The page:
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|Title: ||Individual variation in hunger, energy intake and ghrelin responses to acute exercise|
|Authors: ||King, James A.|
Broom, David R.
Wasse, Lucy K.
Douglas, Jessica A.
Burns, Stephen F.
Petherick, Emily S.
Batterham, Rachel L.
Thackray, Alice E.
Yates, Thomas E.
Stensel, David J.
|Keywords: ||Physical activity|
|Issue Date: ||2017|
|Publisher: ||© American College of Sports Medicine (ACSM)|
|Citation: ||KING, J.A. ...et al., 2017. Individual variation in hunger, energy intake and ghrelin responses to acute exercise. Medicine and Science in Sports and Exercise, 49 (6), pp. 1219–1228.|
|Abstract: ||Purpose: To characterise the immediate and extended impact of acute exercise on hunger, energy intake and circulating acylated ghrelin concentrations using a large dataset of homogenous experimental trials; and to describe the variation in responses between individuals. Methods: Data from 17 of our group’s experimental crossover trials were aggregated yielding a total sample of 192 young, healthy, males. In these studies, single bouts of moderate to high-intensity aerobic exercise (69 ± 5% VO2 peak; mean ± SD) were completed with detailed participant assessments occurring during and for several hours post-exercise. Mean hunger ratings were determined during (n = 178) and after (n = 118) exercise from visual analogue scales completed at 30 min intervals whilst ad libitum energy intake was measured within the first hour after exercise (n = 60) and at multiple meals (n = 128) during the remainder of trials. Venous concentrations of acylated ghrelin were determined at strategic time points during (n = 118) and after (n = 89) exercise. Results: At group-level, exercise transiently suppressed hunger (P < 0.010; Cohen’s d = 0.77) but did not affect energy intake. Acylated ghrelin was suppressed during exercise (P < 0.001; Cohen’s d = 0.10) and remained significantly lower than control (no exercise) afterwards (P < 0.024; Cohen’s d = 0.61). Between participants, there were notable differences in responses however a large proportion of this spread lay within the boundaries of normal variation associated with biological and technical assessment error. Conclusion: In young men, acute exercise suppresses hunger and circulating acylated ghrelin concentrations with notable diversity between individuals. Care must be taken to distinguish true inter-individual variation from random differences within normal limits.|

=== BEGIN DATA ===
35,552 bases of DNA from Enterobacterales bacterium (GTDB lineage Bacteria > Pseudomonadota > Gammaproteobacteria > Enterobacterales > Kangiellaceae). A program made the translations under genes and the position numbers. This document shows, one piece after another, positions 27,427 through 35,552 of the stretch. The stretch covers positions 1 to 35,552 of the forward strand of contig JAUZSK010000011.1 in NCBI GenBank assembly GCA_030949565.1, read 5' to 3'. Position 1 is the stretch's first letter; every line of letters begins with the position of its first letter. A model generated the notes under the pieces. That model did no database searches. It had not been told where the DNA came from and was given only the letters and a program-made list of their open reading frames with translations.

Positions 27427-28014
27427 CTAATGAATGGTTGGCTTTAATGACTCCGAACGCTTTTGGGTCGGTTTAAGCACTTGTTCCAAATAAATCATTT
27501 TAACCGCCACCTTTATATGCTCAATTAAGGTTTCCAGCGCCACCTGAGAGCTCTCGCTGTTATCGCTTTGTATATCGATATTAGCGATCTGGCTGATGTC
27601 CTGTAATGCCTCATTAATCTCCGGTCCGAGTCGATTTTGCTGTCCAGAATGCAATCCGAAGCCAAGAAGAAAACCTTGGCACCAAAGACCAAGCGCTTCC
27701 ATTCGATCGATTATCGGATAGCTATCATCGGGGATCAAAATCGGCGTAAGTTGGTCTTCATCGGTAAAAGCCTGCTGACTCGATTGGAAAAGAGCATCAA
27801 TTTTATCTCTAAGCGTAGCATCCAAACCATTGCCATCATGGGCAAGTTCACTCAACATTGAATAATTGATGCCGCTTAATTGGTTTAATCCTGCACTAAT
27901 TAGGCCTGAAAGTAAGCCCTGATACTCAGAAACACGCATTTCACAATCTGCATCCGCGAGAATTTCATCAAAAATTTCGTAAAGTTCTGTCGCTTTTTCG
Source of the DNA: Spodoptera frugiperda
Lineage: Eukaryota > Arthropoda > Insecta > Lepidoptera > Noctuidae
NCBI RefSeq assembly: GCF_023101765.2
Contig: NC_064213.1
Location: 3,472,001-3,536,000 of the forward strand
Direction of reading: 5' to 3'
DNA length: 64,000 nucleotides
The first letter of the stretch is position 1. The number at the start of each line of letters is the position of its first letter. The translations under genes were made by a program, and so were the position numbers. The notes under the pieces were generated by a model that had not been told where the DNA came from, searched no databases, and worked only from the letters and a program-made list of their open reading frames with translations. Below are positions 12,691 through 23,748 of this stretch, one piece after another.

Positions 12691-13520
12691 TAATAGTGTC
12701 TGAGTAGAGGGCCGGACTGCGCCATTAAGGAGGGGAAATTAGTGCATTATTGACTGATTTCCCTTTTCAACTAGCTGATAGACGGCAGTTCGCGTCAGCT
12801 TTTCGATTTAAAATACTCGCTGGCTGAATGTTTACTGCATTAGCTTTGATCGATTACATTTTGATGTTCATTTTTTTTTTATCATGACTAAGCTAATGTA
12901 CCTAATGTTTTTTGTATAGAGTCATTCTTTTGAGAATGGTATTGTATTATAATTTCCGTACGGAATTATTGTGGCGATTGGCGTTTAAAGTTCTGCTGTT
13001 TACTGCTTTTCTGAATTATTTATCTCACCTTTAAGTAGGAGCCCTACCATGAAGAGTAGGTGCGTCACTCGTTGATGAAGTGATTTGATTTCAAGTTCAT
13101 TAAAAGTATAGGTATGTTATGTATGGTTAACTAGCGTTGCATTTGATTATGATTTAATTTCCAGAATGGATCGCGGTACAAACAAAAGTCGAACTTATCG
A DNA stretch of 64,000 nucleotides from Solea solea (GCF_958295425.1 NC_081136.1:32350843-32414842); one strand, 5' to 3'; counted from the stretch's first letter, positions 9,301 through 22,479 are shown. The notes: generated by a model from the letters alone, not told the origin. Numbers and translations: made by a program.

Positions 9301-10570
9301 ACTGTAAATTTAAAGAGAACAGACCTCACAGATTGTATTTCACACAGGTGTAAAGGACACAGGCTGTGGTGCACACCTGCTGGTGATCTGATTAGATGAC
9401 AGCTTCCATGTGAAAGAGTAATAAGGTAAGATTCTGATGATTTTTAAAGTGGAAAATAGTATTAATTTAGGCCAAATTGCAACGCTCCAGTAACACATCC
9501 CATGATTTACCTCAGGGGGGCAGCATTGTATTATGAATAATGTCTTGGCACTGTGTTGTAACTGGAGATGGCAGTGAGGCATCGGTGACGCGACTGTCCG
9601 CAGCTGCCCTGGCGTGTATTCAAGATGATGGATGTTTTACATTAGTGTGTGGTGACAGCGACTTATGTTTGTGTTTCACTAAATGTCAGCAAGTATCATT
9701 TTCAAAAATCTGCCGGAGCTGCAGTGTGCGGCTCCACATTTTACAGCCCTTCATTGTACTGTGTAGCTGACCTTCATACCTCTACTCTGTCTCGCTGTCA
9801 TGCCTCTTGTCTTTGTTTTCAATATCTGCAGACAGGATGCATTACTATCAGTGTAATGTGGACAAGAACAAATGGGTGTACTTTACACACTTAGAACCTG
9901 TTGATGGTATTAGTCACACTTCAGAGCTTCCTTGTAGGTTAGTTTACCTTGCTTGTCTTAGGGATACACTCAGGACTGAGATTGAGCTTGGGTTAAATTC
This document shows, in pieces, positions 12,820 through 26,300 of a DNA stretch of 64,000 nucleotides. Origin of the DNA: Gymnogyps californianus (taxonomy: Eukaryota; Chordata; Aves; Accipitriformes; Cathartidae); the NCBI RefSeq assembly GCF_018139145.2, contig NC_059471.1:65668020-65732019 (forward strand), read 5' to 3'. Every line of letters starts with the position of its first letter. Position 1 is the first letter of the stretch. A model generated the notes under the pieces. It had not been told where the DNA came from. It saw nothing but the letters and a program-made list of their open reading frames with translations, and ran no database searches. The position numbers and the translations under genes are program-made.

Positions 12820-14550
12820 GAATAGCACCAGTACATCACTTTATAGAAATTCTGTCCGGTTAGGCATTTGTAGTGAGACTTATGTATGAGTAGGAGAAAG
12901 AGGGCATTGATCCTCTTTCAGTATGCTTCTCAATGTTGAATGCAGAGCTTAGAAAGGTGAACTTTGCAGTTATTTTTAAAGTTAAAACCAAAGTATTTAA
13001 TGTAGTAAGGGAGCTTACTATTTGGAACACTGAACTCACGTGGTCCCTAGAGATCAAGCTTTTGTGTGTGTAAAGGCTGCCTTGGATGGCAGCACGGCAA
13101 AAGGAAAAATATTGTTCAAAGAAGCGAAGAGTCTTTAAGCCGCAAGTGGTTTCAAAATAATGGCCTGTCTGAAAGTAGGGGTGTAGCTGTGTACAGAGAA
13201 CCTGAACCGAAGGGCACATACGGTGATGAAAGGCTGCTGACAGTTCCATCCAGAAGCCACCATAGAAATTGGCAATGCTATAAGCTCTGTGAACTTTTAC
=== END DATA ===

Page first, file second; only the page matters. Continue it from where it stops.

|Description: ||This paper is in closed access until June 2018.|
|Sponsor: ||This research was supported by the National Institute for Health Research (NIHR) Diet, Lifestyle and Physical Activity Biomedical Research Unit based at University Hospitals of Leicester and Loughborough University.|
|Version: ||Accepted for publication|
|Publisher Link: ||https://doi.org/10.1249/MSS.0000000000001220|
|Appears in Collections:||Closed Access (Sport, Exercise and Health Sciences)|
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